- The Summer Before the War by Helen Simonson (Random House, 2016)
- In 40 words or less: A young schoolteacher arrives in Rye as the townspeople reconcile to the inevitability of WWI. Simonson paints an engaging portrait of Sussex society and the class and gender stereotypes against which the characters rail.
- Genre: Historical fiction
- Locale: England, France
- Time: 1914-15
- Read this to travel back in time. Simonson’s attention to detail in setting, character, and story make this a terrific novel to read and share.
Beatrice Nash traveled the world with her father, a writer and educator, learning from him and running their household. After his death, Beatrice is placed in the guardianship of distant relatives. When she spurns the offer of marriage encouraged by her relatives, she must set out on her own and secures a position as the Latin instructor in the Sussex village of Rye.
Even before alighting from the train, Beatrice is introduced fellow resident of Rye. One by one, the reader meets the local residents – from the gentry to the Roma travelers that work the annual harvest. the gentry to the Roma travelers that work the annual harvest. Agatha Kent is her champion and sounding board, ensuring the stability of her position and introducing her throughout the community.
Married but childless, Agatha and her husband have parented their two nephews, Daniel a poet, and Hugh on the verge of completing his surgical studies. As World War I threatens, each prepares for the future. After the invasion of Belguim, the village bands together to resettle refugees. Beatrice does her part and then some, despite her limited means. Simonson’s array of village residents play a part in all the community locales from the fields to the school to the vicarage, providing a wonderful sense of place.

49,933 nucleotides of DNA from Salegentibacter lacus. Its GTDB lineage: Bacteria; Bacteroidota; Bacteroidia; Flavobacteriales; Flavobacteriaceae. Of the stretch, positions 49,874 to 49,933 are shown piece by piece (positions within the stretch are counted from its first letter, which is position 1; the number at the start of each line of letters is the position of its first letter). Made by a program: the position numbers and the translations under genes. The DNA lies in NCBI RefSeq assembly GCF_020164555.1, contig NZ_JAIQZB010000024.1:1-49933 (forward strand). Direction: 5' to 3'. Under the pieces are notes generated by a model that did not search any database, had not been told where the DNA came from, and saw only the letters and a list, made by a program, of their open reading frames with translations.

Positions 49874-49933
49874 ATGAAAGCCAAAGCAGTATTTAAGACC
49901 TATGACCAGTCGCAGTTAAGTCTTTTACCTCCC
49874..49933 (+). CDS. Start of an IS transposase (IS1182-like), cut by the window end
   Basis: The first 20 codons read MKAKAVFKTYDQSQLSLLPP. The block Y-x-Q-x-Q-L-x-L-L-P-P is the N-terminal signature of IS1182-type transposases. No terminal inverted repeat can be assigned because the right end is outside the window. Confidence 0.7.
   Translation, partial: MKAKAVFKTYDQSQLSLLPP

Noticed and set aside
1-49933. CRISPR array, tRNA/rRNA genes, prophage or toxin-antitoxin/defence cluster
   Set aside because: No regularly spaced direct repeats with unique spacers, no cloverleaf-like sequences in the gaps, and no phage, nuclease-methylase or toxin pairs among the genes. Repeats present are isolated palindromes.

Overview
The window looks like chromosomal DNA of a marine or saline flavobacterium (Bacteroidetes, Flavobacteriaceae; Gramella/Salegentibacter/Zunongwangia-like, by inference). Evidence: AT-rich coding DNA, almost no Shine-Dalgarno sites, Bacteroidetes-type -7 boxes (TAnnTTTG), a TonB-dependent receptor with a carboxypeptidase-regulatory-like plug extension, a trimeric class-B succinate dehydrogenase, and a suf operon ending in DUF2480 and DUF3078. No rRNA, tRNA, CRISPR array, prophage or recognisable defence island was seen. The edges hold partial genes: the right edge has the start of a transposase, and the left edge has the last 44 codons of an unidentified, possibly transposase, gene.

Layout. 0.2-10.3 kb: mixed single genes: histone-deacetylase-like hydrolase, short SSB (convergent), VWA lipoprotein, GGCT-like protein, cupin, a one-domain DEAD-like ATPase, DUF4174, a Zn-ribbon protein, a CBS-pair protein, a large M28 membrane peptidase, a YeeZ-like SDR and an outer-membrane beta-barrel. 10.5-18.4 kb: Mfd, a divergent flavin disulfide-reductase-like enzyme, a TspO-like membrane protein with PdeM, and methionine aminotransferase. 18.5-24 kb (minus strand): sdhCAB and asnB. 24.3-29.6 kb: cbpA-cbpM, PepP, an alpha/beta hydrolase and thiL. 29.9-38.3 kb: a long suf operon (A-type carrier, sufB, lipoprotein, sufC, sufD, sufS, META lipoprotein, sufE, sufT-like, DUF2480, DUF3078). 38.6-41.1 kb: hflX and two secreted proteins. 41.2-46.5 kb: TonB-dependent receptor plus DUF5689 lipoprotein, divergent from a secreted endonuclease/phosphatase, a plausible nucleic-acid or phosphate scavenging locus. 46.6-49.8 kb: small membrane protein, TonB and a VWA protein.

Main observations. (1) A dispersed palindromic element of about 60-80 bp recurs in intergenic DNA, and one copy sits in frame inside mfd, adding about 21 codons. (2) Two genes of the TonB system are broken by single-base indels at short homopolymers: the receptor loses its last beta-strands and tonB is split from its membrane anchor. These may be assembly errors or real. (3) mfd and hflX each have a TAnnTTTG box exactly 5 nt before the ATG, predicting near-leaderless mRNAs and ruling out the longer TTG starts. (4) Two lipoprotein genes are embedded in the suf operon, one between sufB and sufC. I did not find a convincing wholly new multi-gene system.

The latter section of the book takes a number of Rye’s men to the front in France. The descriptions are suitably grim and homefront conflicts resurface, disproving that all men are equal in the trenches.
World War I in many ways delineates the end of the European aristocracy. Helen Simonson rich descriptions and deft hand with character development turn the written page into theater. Simonson captured the changing roles of women, particularly as the men leave for war. Beatrice, Daniel, and Hugh each wrestle with personal relationships that are key to their characters and to the progression of the plot. The Summer Before the War is a rich and fulfilling novel. With it and Major Pettigrew’s Last Stand, Helen Simonson has established herself as an author to add to your personal watch list.